Moving prices by adjusting production levels only explain part of the story. Demand also drives market prices of oil as with any other commodity. Much of the demand for oil has lately been attributed to China and India; both of which have been experiencing strong growth over the recent years. In the short-run, OPEC's production levels and growth in China and India will contribute to oil price increases.
Some reports show concerns that there may be a decline in worldwide oil reserves. London-based Oil Depletion Analysis Centre (ODAC) foresees oil production to peak at 85 mb/d by 2008, when oil extraction is expected to reach its highest point and then start to decline. International Energy Agency (IEA), on the other hand, does not expect "peak oil" until sometime between 2013 and 2037. These outlooks may have helped push recent oil prices to reach record levels. Nevertheless, economics 101 tells us that shifts towards substitutes will occur before a certain resource (i.e. oil) runs out. Greenspan believes that "in the decades ahead, natural gas and oil will compete in the United States with coal, nuclear power, and renewable sources of energy."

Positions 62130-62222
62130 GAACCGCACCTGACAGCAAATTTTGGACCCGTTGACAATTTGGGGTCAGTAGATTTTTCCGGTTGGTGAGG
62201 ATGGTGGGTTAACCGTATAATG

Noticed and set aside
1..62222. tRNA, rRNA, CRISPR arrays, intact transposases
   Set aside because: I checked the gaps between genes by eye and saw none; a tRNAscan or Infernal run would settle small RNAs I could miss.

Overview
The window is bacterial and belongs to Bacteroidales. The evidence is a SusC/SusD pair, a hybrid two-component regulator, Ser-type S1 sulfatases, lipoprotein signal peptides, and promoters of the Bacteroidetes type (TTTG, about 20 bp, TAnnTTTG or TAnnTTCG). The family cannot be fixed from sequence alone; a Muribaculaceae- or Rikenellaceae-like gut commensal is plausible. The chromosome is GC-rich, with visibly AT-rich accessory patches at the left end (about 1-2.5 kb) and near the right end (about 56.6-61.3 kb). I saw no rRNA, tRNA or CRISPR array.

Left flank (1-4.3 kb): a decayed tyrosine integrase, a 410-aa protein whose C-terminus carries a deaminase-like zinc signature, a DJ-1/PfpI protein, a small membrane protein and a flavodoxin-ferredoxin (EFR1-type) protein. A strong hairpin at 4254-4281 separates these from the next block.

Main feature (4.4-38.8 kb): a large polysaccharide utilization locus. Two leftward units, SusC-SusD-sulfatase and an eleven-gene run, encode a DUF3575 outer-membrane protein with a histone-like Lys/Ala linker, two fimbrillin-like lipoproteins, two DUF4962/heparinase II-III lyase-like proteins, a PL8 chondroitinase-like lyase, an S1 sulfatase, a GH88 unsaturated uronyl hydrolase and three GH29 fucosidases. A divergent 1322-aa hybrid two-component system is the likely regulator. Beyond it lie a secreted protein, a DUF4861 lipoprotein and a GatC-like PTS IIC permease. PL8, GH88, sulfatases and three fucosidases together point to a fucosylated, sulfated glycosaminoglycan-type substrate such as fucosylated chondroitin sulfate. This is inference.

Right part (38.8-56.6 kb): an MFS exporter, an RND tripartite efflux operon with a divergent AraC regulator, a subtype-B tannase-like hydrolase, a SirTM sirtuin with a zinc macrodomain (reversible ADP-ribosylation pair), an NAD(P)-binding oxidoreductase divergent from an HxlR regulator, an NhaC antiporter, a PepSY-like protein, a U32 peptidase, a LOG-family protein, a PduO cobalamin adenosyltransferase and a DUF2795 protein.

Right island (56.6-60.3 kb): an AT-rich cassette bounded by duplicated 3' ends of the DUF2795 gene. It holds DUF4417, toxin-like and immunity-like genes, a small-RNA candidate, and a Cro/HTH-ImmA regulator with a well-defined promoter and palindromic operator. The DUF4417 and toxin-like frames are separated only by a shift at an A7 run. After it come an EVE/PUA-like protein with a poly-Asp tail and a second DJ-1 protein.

A Reluctant China
Some U.S. policymakers have expressed their disapproval of China's currently erroneous policies involving trade and exchange rate manipulation. Bush's administration continues to push China to revalue the Yuan. Bush continues campaigning that he will save U.S. jobs by trying to keep Chinese import prices at reasonable levels, so that U.S. domestic producers can stay competitive. The artificially weak Yuan also makes prices of U.S. exports expensive relative to competing Chinese products. U.S. exports to China have suffered from this currency imbalance.
The Bush Administration's principled intentions are respectable and reasonable, but its "persecuting" methods may be doing more harm than good. One thing we would want to avoid is a trade war with China. U.S. has recently imposed quotas, limiting Chinese imports to 7.5 percent a year. This quota particularly affects Chinese textile product prices in the U.S. While this quota may protect domestic textile producers, it hurts U.S. clothing producers and does not help consumers that buy clothes or the overall inflation situation.